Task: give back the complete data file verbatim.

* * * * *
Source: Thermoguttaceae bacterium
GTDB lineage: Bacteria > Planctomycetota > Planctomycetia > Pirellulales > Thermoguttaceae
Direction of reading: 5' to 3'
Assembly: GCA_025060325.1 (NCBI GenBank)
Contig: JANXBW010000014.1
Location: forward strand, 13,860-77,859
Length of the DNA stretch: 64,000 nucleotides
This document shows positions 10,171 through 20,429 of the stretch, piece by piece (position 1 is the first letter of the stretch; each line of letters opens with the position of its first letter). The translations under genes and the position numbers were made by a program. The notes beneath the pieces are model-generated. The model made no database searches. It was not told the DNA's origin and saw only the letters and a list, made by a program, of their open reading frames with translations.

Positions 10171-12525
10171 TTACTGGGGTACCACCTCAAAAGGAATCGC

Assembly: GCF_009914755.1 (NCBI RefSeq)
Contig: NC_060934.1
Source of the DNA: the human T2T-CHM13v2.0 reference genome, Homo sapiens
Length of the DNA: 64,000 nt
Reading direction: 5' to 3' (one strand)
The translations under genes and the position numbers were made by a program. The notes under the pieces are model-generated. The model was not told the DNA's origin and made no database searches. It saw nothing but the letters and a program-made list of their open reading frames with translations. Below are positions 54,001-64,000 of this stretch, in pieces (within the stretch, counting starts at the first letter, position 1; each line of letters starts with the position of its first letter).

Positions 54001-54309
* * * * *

Source: Thermoguttaceae bacterium
GTDB lineage: Bacteria > Planctomycetota > Planctomycetia > Pirellulales > Thermoguttaceae
Direction of reading: 5' to 3'
Assembly: GCA_025060325.1 (NCBI GenBank)
Contig: JANXBW010000014.1
Location: forward strand, 13,860-77,859
Length of the DNA stretch: 64,000 nucleotides
This document shows positions 10,171 through 20,429 of the stretch, piece by piece (position 1 is the first letter of the stretch; each line of letters opens with the position of its first letter). The translations under genes and the position numbers were made by a program. The notes beneath the pieces are model-generated. The model made no database searches. It was not told the DNA's origin and saw only the letters and a list, made by a program, of their open reading frames with translations.

Positions 10171-12525
10171 TTACTGGGGTACCACCTCAAAAGGAATCGC

Assembly: GCF_009914755.1 (NCBI RefSeq)
Contig: NC_060934.1
Source of the DNA: the human T2T-CHM13v2.0 reference genome, Homo sapiens
Length of the DNA: 64,000 nt
Reading direction: 5' to 3' (one strand)
The translations under genes and the position numbers were made by a program. The notes under the pieces are model-generated. The model was not told the DNA's origin and made no database searches. It saw nothing but the letters and a program-made list of their open reading frames with translations. Below are positions 54,001-64,000 of this stretch, in pieces (within the stretch, counting starts at the first letter, position 1; each line of letters starts with the position of its first letter).

Positions 54001-54309